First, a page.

Haslett Teachers: Be Open to Emotional Intimacy

More stories from Lee Izzo

Photo: Cameron Sandstedt

I’ve had an affinity for creating personal relationships with teachers I look up to for as long as I can remember.
My sophomore year English teacher, Jan Shoemaker, was more a mother to me than my own biological one was in terms of emotional support and love. Our closeness began with a reflective essay I had written for her American Literature class, in which I depicted my loneliness, my feelings of isolation and how poorly I was handling my situation at home. She pulled me aside after class one day, placing her hand comfortingly on my shoulder, and asked how I was feeling in a deeply compassionate tone.
Shoemaker, who retired last year, was so receptive to what I needed at the time, and never once did she make me feel like I was burdening her with my problems or feelings. She was always quick to validate my identity, always pushed me to be unapologetically me, and that was incredibly important to me, shaping me into who I am today.
“To brilliant, sensitive, remarkable Lee.” Shoemaker wrote on the title page of her book Flesh and Stones: Field Notes From a Finite World. “ What a pleasure it’s been! I wish you every joy!”
I can name so many authority figures in my life who talk about being supportive and dependable for students, but don’t actually make an effort to make a significant emotional connection. I never would have been able to open up to Shoemaker about my problems had she not already expressed an interest in my wellbeing prior to my reflective essay. I wouldn’t have trusted her to be a safe person to speak with about those problems, regardless of my admiration for her.
If anything, the fact I looked up to her as a person made the experience more intimidating. I was able to find the courage to do so because she proved to me throughout the year that she truly cared about her students.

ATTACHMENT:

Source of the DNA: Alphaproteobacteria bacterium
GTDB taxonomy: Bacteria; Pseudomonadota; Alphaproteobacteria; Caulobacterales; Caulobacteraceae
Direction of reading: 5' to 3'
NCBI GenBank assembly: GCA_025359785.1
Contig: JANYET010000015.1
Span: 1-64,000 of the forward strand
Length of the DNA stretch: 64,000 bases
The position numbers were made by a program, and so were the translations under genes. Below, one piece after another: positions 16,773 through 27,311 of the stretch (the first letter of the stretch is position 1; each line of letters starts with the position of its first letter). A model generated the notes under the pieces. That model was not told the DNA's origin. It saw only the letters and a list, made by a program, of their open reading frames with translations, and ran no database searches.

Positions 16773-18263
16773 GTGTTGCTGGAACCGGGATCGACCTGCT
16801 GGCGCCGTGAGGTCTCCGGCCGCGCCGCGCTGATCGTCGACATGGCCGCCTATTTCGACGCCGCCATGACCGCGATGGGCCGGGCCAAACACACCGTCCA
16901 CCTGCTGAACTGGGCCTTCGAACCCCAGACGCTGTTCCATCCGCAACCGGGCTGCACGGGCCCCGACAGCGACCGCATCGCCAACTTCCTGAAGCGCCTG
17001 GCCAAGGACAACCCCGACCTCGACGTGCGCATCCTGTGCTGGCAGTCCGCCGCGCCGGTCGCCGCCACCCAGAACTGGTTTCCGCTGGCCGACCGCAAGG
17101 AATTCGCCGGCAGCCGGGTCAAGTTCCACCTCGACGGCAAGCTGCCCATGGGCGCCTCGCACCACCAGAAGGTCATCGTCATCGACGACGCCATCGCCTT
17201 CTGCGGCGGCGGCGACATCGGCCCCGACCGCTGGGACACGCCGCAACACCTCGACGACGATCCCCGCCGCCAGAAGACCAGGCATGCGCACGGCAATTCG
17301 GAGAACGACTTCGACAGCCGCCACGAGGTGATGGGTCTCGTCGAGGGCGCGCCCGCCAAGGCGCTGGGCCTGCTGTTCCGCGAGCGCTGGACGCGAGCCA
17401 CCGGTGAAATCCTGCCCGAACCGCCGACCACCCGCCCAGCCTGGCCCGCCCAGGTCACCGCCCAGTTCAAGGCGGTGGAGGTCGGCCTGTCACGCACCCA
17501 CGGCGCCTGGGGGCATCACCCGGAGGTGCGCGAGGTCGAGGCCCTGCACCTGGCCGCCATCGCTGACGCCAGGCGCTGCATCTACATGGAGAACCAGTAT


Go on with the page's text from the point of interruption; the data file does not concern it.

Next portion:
“Lee – courage, work, and love – in whatever order. That’s a life. Love, Jan.”
Thirteen words written to me in The Reliquary Earth, her book of poetry published two years ago. This was a reminder to never forget the words of encouragement she had given me in the three short years I was taught by her. A reminder that I am deserving of success, care and validation. A reminder that I am worthy.
I am so grateful to her and I think that type of responsiveness from teachers to students is crucial. Teachers make a large impact on their students and have a key role in molding them into the people they become as they grow older. Using action to convey the importance of empathy and dependability is so much more influential than the spoken word.
Students- don’t hesitate to reach out to faculty members when you need support. Having someone you’re able to go to during the school day when your stress levels are likely to be highest is comforting and grounding.
Teachers – please be open to emotional intimacy with your students! You are sometimes our only supporters and a sterile relationship doesn’t create a bond with us. Don’t be wary of being “too understanding” or casual, as there is a happy medium between being an authority figure and a friend.
Shoemaker shared personal things about her life with her students, which made me feel we were not being kept at arm’s length. By sharing her stories with us, she inspired me to continue to try in school and to pursue my passions.
How could I be unsuccessful when Jan Shoemaker has done all of these things, and she tells me I can do great things, too?